Spot the insects: a double header!

We have two photos for today’s “Spot the ___” feature, so Readers’ Wildlife will resume tomorrow. I’ll give a reveal at 1:30 p.m. Chicago time. If you spot the beasts, you can laud yourself in the comments, but please don’t tell the other readers where they are.

First we have a photo from reader Barn Owl in suburban San Antonio, Texas; you’ll have to enlarge it—and good luck!

I’ve attached a photo of the crape myrtle in my backyard that includes one semi-cryptic walkingstick.  I think it’s a Giant Walkingstick (Megaphasma dentricus), but not sure (I’ve also attached a close-up photo of the insect, in case anyone doubts that it’s really an animal and not just part of the tree).  This one might be too easy for your readers! [JAC: M. dentricus is America’s longest insect.]


And the second test: a photo from reader Gabe McNett. His notes:

Whenever I am out hiking and looking for insects I am often amazed at how easily some individuals can disappear right in front of me. Even when I try to stalk them to get a better view, I struggle. One example might be banded-wing grasshoppers, the common grasshoppers in xeric, grassy habitats that burst off in flight in front of you, often accompanied with a buzzing sound, and then land again a short distance away beautifully camouflaged. The moth in this picture is another great example. It combined behavior (quick to startle and erratic flight) and cryptic wing coloration to disappear repeatedly a meter in front of me. Even after taking the picture I had to deliberately startle it on the tree to find where it had landed, then look in the corresponding spot in the picture that I had just taken. (NOTE: To find it, readers might find it easiest to download the photo, then zoom and pan).

I presume this is a type of grass moth (Crambidae). However, the crambids are a huge, variable family very closely aligned to the snout moths (Pyralidae), another large, variable family. For a long time the crambids were lumped into the Pyralidae, and I’m sure there are many lumpers still out there. The families are distinguished by internal structures related to the ear, so I’ll leave more specific identification of this individual to the experts. Sorry for the poor quality close-up picture in the inset. The moth was too ‘flighty’ for me to get close enough with my cell phone.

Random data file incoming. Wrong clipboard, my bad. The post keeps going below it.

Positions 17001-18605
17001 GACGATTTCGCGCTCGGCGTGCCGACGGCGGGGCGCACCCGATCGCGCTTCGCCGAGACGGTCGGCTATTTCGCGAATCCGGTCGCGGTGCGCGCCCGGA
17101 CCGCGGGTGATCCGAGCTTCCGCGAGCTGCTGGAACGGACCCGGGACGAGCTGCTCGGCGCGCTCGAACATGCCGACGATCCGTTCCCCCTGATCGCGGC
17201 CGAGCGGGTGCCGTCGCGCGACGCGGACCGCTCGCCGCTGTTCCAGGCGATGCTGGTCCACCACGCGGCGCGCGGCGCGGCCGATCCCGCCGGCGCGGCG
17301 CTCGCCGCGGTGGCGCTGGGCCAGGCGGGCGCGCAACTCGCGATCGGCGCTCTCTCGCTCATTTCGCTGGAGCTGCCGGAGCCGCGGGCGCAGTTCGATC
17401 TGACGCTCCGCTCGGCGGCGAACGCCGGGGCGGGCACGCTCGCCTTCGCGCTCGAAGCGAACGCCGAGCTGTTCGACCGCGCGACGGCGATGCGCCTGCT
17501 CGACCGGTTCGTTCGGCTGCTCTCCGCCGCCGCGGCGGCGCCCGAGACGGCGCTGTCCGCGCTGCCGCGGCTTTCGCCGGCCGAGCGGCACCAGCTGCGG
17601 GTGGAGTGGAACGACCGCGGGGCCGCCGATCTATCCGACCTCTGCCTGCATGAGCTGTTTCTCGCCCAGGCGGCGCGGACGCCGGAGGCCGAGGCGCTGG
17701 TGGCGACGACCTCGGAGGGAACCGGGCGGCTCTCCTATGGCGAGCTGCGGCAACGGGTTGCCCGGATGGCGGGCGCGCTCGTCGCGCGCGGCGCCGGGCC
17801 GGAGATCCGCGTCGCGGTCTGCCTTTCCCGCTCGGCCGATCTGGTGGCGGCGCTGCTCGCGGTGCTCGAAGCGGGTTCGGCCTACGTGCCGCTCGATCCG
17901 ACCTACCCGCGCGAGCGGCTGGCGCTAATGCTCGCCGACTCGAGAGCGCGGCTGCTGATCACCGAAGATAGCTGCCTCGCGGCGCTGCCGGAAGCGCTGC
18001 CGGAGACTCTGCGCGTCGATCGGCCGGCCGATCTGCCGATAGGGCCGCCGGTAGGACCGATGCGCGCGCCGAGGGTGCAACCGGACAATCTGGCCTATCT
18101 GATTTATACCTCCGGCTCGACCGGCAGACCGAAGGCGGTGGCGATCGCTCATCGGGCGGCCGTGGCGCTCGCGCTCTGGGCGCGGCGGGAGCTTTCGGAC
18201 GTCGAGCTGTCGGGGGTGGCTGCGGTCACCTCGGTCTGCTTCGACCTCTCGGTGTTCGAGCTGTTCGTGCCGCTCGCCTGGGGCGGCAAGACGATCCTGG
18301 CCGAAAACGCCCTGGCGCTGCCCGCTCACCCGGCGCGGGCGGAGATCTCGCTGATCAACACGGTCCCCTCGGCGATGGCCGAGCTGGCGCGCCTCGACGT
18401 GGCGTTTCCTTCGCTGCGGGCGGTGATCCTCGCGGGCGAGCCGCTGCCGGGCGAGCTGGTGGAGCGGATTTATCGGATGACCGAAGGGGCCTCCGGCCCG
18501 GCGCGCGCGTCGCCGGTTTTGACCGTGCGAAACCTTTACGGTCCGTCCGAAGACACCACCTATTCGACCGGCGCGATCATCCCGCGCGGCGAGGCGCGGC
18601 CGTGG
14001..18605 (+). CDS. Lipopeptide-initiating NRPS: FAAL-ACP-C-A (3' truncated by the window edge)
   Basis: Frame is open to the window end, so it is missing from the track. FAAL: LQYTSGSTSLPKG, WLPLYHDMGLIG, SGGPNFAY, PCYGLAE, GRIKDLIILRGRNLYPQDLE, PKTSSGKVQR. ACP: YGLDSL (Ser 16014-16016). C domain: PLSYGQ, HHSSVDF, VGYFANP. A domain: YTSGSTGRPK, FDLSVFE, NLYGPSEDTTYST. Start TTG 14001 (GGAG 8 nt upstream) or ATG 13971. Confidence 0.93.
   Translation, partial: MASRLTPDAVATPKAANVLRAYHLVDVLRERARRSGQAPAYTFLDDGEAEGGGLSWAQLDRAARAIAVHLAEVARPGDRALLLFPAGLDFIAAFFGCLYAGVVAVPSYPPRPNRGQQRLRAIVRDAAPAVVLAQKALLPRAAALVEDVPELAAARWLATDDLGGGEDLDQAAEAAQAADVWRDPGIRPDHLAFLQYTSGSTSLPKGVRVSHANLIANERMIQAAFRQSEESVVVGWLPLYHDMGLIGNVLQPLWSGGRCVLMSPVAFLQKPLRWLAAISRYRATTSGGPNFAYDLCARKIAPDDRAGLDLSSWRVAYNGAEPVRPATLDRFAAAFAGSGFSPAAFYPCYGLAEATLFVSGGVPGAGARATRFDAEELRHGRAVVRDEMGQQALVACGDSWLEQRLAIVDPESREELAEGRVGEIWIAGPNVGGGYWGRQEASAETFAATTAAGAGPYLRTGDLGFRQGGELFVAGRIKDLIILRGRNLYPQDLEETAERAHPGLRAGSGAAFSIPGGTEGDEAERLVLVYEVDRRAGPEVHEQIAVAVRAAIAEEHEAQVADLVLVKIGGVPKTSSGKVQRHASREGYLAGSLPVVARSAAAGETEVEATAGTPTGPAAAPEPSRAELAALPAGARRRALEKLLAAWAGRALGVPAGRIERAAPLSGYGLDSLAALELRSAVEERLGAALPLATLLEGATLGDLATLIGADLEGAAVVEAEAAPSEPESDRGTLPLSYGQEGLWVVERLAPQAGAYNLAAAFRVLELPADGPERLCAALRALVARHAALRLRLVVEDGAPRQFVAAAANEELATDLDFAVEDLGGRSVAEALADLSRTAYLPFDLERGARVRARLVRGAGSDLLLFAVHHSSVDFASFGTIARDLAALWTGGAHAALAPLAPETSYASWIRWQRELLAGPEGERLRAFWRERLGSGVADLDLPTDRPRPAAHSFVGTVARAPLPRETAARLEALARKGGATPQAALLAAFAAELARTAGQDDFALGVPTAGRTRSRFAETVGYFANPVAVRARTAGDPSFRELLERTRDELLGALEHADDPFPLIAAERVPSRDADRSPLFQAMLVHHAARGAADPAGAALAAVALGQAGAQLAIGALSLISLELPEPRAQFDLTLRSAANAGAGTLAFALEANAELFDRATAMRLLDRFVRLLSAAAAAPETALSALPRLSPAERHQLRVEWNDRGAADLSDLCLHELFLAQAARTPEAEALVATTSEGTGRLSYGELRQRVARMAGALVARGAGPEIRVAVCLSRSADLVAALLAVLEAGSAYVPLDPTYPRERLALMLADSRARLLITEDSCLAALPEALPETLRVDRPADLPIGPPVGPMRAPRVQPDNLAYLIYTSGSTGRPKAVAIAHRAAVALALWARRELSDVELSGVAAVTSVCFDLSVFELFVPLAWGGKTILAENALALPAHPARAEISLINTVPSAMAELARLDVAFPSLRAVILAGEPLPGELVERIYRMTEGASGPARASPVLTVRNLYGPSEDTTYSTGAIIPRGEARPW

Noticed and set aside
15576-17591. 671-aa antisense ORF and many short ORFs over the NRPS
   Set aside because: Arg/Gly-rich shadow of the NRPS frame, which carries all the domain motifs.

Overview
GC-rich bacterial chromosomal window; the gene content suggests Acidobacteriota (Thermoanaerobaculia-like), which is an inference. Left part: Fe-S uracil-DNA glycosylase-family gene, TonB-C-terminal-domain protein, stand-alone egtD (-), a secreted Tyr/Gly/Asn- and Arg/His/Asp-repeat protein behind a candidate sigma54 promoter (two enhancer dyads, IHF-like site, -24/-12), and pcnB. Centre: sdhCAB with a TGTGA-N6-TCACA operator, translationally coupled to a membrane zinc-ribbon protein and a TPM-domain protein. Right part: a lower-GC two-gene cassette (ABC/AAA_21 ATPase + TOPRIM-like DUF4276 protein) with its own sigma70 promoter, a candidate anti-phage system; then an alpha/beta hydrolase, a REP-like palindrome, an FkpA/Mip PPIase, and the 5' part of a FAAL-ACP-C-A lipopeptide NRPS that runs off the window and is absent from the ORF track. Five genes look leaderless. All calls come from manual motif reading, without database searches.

Spot the grass moth_1


  1. Mark Sturtevant
    Posted July 11, 2016 at 7:44 am | Permalink

    Walking stick was spotted quickly. But the moth was not spotted quickly. That took some doing.

    • ratabago
      Posted July 11, 2016 at 8:21 am | Permalink

      Yep. The walking stick leapt out at me, but even after enlarging the moth took some careful scanning.

    • Torbjörn Larsson
      Posted July 11, 2016 at 9:51 am | Permalink

      Same here.

  2. Jonathan Wallace
    Posted July 11, 2016 at 9:51 am | Permalink

    Is the moth round the other side of the tree?!

    • infiniteimprobabilit
      Posted July 11, 2016 at 3:29 pm | Permalink

      My feeling too.

      (The stick insect was fairly easy, I think. That is, if the thing I spotted is in fact the stick insect. But I can see nothing that remotely resembles a moth)


  3. Diane G.
    Posted July 12, 2016 at 12:36 am | Permalink

    I know the answer is up now, but I’m looking at this post first–like everyone else, I thought the stick insect was fairly easy; but I’m giving up on the moth!

    Thanks Barn Owl & Gabe!

    • Gabe McNett
      Posted July 12, 2016 at 5:52 am | Permalink

      You’re welcome Diane! Imagine my frustration as I stood right in front of that tree over the weekend. I kept seeing that moth fly from the tree and land again right in front of me, and I still couldn’t find it.

      • Diane G.
        Posted July 13, 2016 at 1:12 am | Permalink

        I hate to say this, Gabe, but if you were a bird you probably wouldn’t survive…

        I’m going to be on the lookout for this phenomenon myself, now.

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